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Inti Raymi: Cusco’s biggest celebration of the year

Photos by Oscar Pacussich Almost two weeks ago, Cusco’s biggest celebration of the year took place and we were there to experience it for the first time. Every year on June 24th, the streets of Cusco City are flooded with visitors from all over Peru and the World to celebrate a transcendental date for the Andean world: […]

Photos by Oscar Pacussich

Almost two weeks ago, Cusco’s biggest celebration of the year took place and we were there to experience it for the first time. Every year on June 24th, the streets of Cusco City are flooded with visitors from all over Peru and the World to celebrate a transcendental date for the Andean world: Inti Raymi – Festival of the Sun God.

This celebration was kept clandestine during centuries as Spanish Conquistadors who considered this a pagan ritual, banned it. Only in 1944 was Inti Raymi legally reinstated, to uplift the pride of local culture and promote tourism.

The festivity consists of 3 main events that take place one after the other in a matter of hours:

1. Qoricancha – The Temple of the Sun
We arrived at Qoricancha at 8:00am and it was already too late to get a good view. In the early morning, thousands of people gather around the Temple of the Sun awaiting the procession and the Inca. To have a view of this first event one must arrive early to save a spot until the action begins, or rent a stool for S/.10 ($3) to stand on and hope for a decent view.

After the ritual ceremony on the lawn of Qoricancha, the Inca is transported on a carriage lifted by others. This religious-like procession passes through a landscape of syncretic architecture; full of Spanish-looking structures that were built upon Inca rock constructions.

The deployment of the Inca and his entourage evokes all sorts of emotions to the spectators. The recreation feels real, everyone is in character and the fierceness and cultural pride are palpable.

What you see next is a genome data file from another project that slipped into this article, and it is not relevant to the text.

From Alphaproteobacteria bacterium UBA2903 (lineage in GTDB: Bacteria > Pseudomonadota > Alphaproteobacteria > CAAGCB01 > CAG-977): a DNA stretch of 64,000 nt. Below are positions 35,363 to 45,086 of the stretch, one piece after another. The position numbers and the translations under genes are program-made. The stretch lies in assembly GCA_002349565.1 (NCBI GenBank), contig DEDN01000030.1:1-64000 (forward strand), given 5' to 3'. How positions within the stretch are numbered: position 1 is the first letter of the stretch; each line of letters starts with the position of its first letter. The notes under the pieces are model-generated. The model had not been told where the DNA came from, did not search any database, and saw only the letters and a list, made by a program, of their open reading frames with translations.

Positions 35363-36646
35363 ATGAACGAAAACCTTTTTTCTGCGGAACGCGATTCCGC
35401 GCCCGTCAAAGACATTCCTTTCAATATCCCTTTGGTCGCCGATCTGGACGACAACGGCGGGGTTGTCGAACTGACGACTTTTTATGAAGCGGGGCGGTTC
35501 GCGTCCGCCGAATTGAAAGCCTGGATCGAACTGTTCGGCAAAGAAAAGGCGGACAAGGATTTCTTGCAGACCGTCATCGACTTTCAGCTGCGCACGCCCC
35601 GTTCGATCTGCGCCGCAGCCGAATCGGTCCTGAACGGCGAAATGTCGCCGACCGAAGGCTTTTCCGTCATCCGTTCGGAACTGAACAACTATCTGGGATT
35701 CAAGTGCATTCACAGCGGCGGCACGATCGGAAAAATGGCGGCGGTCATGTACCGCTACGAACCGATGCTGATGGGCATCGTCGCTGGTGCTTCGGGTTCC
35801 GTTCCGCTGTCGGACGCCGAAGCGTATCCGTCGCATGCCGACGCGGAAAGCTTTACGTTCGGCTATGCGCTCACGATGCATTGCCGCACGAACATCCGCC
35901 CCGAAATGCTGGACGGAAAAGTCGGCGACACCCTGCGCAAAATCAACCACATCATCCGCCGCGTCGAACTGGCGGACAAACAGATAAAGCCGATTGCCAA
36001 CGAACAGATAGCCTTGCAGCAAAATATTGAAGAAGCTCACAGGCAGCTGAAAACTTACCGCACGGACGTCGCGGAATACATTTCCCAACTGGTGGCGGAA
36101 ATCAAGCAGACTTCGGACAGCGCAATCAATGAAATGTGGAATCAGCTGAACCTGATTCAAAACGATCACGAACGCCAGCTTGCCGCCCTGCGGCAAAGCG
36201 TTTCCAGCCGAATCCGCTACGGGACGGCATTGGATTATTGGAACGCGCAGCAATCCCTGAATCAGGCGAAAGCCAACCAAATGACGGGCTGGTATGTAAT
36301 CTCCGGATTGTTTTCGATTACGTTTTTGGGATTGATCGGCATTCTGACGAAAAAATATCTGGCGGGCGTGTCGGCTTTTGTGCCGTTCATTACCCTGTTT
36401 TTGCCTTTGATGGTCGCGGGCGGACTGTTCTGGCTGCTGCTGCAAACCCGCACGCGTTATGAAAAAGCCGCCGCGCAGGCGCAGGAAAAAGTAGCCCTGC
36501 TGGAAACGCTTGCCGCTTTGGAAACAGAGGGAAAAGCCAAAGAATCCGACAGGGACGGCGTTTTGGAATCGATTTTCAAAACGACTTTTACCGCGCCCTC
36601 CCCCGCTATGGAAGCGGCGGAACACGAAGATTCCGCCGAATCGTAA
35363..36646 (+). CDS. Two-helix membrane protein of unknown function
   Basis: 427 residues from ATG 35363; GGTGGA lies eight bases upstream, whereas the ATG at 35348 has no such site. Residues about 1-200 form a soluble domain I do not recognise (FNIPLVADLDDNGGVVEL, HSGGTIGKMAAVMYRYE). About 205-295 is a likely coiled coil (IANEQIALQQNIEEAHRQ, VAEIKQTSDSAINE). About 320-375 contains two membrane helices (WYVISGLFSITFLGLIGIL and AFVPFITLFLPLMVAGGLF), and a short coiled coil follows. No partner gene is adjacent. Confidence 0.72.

The procession arrives at the second location:

2. Huacaypata or Plaza Mayor – The Main Plaza
This is where the representatives of the four “suyos” (regions) of the Inca Empire’s “Tawantinsuyo” (four regions) would convene to show and share their latest innovations and inventions, and reaffirm their loyalty to the Inca.

The procession then continues all the way up to the fortress of Sacsayhuaman, for the third event and final destination:

3. Sacsayhuaman – One’s of Cusco’s most well-known archeological sites, famous for its construction with impressively large rocks. The sun shines brightly righteously on its day. Thousands of people, including us, have dropped sweat on the hike up to Sacsayhuaman, on a pilgrimage to witness the final event of the day.

The impeccable organization, clothing and artifacts help to forget that this production is happening in the year 2017. Only when we look around and see a crowd of spectators, taking photos and videos with their phones sitting on the hills surrounding the impressive fortress, or smell the aroma of the typical dishes and treats, do we come back to the present and realize this is all a recreation of what we believe was once the most grandiose celebration of the Inca Empire.

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